Sarah Palin appeared on “Hannity” following her guest appearance on “The Tonight Show” with new host Jimmy Fallon, where she and Fallon mocked President Obama over his handling of Ukraine. Fallon plays Russian President Vladimir Putin, who calls Palin after he learns she predicted he would invade Ukraine in 2008.
In her interview with Sean Hannity, Palin slams the new budget put forward by Budget Committee Chairman Paul Ryan (R-WI), suggesting the underlaying philosophy outlined in the proposal represented a misplaced trust in politicians and government to carry out future promises. “No, no. Bless his heart, he has more faith in politicians than I do,” she said.
“I am have been in this political environment on the local, state and federal level for a long time now, and I don’t trust future legislative bodies to adhere to today’s legislative bodies,” referring to the law’s presupposition that future lawmakers wouldn’t change the law when able. History shows time and again that — as far as budgets go — lawmakers change reforms every chance and the first chance they get.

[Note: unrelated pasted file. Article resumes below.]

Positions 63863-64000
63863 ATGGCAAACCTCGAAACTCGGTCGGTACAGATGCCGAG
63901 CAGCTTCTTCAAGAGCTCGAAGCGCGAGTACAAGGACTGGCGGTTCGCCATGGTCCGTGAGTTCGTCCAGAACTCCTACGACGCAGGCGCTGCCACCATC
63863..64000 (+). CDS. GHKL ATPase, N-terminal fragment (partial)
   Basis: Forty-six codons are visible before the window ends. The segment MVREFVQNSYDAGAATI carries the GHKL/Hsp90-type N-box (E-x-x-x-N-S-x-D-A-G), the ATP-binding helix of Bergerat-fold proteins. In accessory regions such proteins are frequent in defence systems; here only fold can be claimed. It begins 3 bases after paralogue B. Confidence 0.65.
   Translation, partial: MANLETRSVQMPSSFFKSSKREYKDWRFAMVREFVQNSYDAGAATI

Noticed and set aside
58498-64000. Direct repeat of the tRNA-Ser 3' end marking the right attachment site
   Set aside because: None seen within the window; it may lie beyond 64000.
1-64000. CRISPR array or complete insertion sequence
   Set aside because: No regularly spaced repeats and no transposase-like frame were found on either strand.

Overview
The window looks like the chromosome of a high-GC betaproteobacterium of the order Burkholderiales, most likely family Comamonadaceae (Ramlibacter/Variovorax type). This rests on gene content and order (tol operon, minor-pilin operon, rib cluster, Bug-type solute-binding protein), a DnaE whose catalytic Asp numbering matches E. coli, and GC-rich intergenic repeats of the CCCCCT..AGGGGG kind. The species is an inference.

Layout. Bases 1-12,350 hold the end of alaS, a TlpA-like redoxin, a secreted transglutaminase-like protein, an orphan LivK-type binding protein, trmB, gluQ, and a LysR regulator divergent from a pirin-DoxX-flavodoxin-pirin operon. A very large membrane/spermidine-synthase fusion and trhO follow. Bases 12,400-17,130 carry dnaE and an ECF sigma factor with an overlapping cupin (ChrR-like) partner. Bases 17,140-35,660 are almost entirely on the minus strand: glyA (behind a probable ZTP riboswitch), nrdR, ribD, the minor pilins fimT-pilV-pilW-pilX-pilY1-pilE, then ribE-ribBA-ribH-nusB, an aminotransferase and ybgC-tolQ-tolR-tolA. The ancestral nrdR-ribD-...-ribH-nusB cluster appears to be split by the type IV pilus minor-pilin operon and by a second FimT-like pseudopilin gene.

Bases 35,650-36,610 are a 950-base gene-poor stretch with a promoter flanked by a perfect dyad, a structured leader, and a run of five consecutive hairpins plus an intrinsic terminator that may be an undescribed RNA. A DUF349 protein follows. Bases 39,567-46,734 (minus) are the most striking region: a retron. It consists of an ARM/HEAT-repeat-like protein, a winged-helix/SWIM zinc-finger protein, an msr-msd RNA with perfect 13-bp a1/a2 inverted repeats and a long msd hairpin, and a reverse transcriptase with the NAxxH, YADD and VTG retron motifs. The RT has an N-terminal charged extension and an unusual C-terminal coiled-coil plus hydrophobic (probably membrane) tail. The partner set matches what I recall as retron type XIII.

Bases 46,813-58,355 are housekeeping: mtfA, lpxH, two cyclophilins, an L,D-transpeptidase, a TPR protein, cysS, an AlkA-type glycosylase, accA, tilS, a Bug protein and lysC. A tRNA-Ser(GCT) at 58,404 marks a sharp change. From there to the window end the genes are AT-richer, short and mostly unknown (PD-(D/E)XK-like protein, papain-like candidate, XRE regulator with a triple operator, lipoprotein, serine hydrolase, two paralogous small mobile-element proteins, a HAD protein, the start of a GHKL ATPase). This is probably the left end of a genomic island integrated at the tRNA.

Ryan previously told Hannity on his radio show Wednesday that he would — if given the chance — be able to convince Sarah Palin his new budget would balance the budget in 10 years, reform Medicare and Medicaid, reform welfare, eliminate green energy slush funds and corporate welfare. But Palin isn’t buying it.
“Ultimately, what Paul Ryan’s budget does is increase spending over 10 years by $1.11 trillion. That’s trillion with a ‘T’ and that stands for trouble; trouble for our nation,” Palin said, again returning to the danger of wishing and hoping future politicians abide by past law.
Both Presidents Ronald Reagan and George H.W. Bush agreed to deals with Democratic lawmakers that including the promise of leaving in place future cuts to the budget. In the case of George H.W. Bush, who agreed to a tax increase in return for spending cuts that never materialized, it cost him a second term.
Palin supports and argued for a balance budget amendment, which Reagan also supported but was railroaded by the Establishment Republicans in his own party. “That’s common sense,” she said. “We do that on the state level, now let’s do that on the national level.”